SB: How can educators incorporate your work into their curricula?
BL: As an educator for almost 20 years, I had educators in mind when beginning LNP. There is such a dearth of information for educators to use to discuss and represent AfrxLatinxs, and allowing folks to submit what they want to represent us makes this project unique. We are merging with youth and youth culture and having readers and followers guide the project as far as content to an extent. There are so many ideas that come to mind, our archives alone are extensive. Educators can easily have their students go to our site, search the archives, do a scavenger hunt, continue further research on a person or experience, and build lesson plans. We have even shared some lesson plans and syllabi (some of my own) on the site as well.
JMJ: LNP is protected by a Attribution-NonCommercial-No Derivs 3.0 Unported license. So one thing all educators should do (and that’s academia, high school, preschool, freedom and community schools, literacy programs, prisons and detention centers, whoever and wherever) is reach out. We’d love to hear about how the project is being used and we’d love an opportunity to talk back. And this is a general rule when working with online material. There is a false disconnect between educators and those creating digital material. The reality more and more is that it is disconcerting, at the very least, to see or hear about LNP being used in classrooms or as part of scholarly research. The worse is when we find out days, weeks, years later. For LNP, in particular, not reaching out can be very problematic because so much of the material on the site is reblogged and therefore not LNP property. Proper attribution is key and is best sorted out by reaching out. That said, for material that is generated specifically by LNP members, believe me, we’d rather hear from you that you are using the project–in X, Y, Z ways– than come across it online or in a conference with no preparation. Nine times out of ten, we just want to engage with you! So ask for permission as a courtesy and let’s chat!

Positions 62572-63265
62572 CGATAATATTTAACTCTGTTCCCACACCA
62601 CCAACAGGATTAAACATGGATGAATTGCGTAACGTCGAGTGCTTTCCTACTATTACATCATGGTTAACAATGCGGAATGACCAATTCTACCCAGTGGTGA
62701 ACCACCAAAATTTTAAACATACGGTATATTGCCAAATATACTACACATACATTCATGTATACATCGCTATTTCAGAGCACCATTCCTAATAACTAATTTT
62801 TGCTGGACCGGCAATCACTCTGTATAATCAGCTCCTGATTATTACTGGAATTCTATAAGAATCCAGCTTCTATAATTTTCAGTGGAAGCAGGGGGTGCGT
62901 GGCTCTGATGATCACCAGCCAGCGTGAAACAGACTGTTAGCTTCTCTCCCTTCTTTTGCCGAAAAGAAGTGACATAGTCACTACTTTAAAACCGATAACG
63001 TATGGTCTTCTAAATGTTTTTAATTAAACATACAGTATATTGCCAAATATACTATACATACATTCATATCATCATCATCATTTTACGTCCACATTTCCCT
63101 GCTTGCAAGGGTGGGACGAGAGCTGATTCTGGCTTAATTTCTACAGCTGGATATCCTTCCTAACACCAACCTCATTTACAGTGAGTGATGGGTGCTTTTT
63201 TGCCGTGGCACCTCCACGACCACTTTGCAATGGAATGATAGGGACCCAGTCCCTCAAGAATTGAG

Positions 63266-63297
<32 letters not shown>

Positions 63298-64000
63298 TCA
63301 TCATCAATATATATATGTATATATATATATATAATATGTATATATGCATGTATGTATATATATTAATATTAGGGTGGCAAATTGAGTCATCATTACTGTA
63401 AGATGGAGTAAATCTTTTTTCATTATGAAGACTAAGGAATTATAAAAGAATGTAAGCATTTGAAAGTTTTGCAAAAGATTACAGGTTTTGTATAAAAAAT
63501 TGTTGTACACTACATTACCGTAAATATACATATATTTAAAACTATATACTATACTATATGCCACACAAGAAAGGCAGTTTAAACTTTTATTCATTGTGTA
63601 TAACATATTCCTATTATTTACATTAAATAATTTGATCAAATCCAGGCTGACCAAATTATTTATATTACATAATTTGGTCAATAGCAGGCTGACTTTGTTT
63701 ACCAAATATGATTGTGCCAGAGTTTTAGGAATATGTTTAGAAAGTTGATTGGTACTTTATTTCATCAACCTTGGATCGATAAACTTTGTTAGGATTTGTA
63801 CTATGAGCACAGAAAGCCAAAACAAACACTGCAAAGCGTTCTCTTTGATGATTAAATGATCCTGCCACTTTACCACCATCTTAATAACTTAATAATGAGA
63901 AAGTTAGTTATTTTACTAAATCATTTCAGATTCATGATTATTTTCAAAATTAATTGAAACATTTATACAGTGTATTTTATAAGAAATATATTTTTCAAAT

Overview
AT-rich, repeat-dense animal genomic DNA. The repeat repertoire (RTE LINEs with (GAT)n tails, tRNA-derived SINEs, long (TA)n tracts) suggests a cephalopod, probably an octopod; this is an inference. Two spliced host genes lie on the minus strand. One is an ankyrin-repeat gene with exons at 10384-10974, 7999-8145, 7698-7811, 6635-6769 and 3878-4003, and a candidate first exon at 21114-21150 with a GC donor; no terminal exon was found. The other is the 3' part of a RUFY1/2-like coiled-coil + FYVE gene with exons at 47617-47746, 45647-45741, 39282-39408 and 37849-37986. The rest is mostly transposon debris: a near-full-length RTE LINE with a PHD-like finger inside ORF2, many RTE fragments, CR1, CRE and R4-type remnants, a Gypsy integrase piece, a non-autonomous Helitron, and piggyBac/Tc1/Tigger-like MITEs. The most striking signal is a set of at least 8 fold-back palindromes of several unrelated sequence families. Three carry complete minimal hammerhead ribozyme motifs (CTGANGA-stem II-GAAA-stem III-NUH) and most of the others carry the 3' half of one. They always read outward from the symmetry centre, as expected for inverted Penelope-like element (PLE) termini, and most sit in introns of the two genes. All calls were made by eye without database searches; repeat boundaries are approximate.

SB: What recent news story made you want to scream?
BL: What’s going down in the Dominican Republic, the Little Miss Hispanic Delaware story, and any story where folks are policing the Blackness of AfrxLatinxs.